Research on coastal resource management (CRM) in the Philippines has been undertaken from multiple disciplinary perspectives, and has argued for continued consideration of local-level social contexts and conditions. In this article we argue that social complexity within coastal communities is deserving of greater attention by practitioners and analysts of CRM. Using ethnographic methods based on long-term anthropological fieldwork in three different locations of the Philippines, we demonstrate how various aspects of social complexity have significant implications for the outcomes of CRM. Three case studies are presented that focus on illegal fishing in Palawan, the question of participation in CRM projects in Negros Oriental, and marine protected areas (MPAs) in Cebu. By highlighting social complexity, we demonstrate how the planning, implementation, and impacts of CRM have different effects for different groups of people. It is argued that greater attention to social complexity through the use of ethnographic fieldwork can both highlight the local social processes that frequently shape and influence the outcomes of CRM, and point toward more sociallyentation, and impacts of CRM have different effects for different groups of people. It is argued that greater attention to social complexity through the use of ethnographic fieldwork can both highlight the local social processes that frequently shape and influence the outcomes of CRM, and point toward more socially inclusive and sustainable modes of CRM. © Taylor & Francis Group, LLC.
Bulloch, H & Fabinyi, M 2009, 'Transnational Relationships, Transforming Selves: Filipinas Seeking Husbands Abroad', ASIA PACIFIC JOURNAL OF ANTHROPOLOGY, vol. 10, no. 2, pp. 129-142.View/Download from: Publisher's site
Fabinyi, M 2009, 'The Politics of Patronage and Live Reef Fish Trade Regulation in Palawan, Philippines', HUMAN ORGANIZATION, vol. 68, no. 3, pp. 258-268.
Fabinyi, M 2014, 'Fishing and Socio-economic change in the Calamianes Islands.' in Eder, JF & Evangelista, OL (eds), Palawan and its Global Connections, Ateneo de Manila University Press, Quezon City, pp. 140-160.View/Download from: UTS OPUS
Fishing has long been the primary means by which residents of the Calamianes group of islands in northern Palawan have been socially and economically connected to other parts of the country and the region more generally. Like elsewhere in Palawan, many people have been drawn to the area primarily because of the opportunities provided by the natural resources of the region, and in the case of the Calamianes the most abundant natural resources are marine resources. The opportunity afforded by fishing – and a lack of opportunity in home provinces – has driven migration to the area, and the ensuing sale and distribution of these marine resources has linked the islands to larger economic networks from Manila to China and beyond. As such, fishing has been central to the ways in which the Calamianes has been connected to other places, and central to many of the social, economic and environmental changes occurring in the Calamianes itself1.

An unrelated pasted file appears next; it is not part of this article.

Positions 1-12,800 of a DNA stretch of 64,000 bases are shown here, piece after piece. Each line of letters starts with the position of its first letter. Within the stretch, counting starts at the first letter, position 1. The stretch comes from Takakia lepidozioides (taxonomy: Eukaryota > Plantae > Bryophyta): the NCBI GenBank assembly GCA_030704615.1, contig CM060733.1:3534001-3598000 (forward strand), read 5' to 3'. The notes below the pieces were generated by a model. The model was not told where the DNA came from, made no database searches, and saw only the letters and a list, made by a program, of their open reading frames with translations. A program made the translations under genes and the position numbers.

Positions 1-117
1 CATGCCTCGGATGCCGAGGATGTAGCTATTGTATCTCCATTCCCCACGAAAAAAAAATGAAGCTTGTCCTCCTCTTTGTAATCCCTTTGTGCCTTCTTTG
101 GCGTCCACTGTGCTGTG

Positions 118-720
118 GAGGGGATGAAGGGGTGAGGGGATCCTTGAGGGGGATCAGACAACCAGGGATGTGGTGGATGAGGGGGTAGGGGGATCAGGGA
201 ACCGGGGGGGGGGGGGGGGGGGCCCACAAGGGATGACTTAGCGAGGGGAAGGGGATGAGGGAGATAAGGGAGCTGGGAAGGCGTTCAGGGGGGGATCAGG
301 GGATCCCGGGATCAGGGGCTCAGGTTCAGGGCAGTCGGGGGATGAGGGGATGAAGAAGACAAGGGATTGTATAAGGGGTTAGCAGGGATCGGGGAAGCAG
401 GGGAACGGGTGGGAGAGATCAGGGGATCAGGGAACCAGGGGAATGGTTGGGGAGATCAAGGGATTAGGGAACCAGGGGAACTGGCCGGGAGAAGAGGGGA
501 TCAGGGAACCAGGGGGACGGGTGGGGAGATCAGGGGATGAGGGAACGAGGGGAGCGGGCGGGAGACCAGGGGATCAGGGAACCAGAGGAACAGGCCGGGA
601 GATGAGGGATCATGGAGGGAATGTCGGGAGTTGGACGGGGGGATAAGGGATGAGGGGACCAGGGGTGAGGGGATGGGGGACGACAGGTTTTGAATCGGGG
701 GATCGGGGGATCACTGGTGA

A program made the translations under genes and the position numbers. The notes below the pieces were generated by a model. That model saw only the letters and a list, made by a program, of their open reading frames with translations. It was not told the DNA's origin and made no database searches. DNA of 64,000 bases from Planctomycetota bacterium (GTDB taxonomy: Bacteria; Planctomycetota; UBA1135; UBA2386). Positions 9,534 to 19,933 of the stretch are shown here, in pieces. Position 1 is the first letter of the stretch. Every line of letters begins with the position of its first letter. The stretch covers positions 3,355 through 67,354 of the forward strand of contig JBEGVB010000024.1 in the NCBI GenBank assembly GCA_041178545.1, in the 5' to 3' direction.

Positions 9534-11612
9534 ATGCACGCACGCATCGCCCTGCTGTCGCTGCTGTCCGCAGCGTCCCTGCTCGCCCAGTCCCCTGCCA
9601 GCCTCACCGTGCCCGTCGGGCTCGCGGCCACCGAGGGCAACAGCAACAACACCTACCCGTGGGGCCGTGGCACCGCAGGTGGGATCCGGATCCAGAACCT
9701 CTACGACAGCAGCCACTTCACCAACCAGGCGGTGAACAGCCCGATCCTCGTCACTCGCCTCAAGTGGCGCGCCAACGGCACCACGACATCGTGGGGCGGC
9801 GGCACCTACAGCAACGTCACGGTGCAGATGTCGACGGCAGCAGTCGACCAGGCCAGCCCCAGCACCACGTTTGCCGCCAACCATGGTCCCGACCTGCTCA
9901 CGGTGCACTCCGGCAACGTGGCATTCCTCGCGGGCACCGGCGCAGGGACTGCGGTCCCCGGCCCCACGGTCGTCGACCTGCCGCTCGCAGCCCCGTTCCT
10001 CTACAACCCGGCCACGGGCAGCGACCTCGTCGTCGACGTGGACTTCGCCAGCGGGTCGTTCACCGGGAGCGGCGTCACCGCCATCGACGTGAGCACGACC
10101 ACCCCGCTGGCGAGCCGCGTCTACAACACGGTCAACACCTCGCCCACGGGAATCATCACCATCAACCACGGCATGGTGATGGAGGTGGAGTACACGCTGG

This chapter will examine the links between fishing and the 'global networks' of Palawan, or more particularly the Calamianes Islands, by adopting a social historical perspective (McCoy 1982). I will focus my attention on two particular forms of fishing: muro-ami fishing (and latter incarnations of the closely related paaling fishing – hereafter referred to together for convenience simply as muro-ami), and the live reef fish for food trade (hereafter LRFFT). While various forms of fishing have been present in the recent history of the Calamianes, these two fisheries have been highly significant. Both fisheries have been important economically, and have drawn a great deal of academic and media attention well beyond Palawan. I focus on these two fisheries because they are prominent examples of, and give particular insights into, the ways in which the Calamianes Islands has formed linkages with external regions, and what some of the effects of these linkages have been. Firstly, they illustrate how many of the changes of the region have b...
Fabinyi, MG Australia-China Relations Institute, University of Technology Sydney 2018, The Chinese seafood market: opportunities and challenges for Australian exporters, Sydney.View/Download from: UTS OPUS
Barclay, KM, Kinch, J, Fabinyi, M, Waddell, S, Smith, G, Sharma, S, Kichawen, P, Foale, S & Hamilton, R University of Technology Sydney 2016, Interactive Governance Analysis of the Beche-de-Mer 'Fish Chain' from Papua New Guinea to Asian Markets, pp. 01-168, Sydney.
The objective of this study was to conduct a governance analysis that will assist the National Fisheries Authority (NFA) and other stakeholders to grasp the factors influencing the effectiveness of the new Management Plan.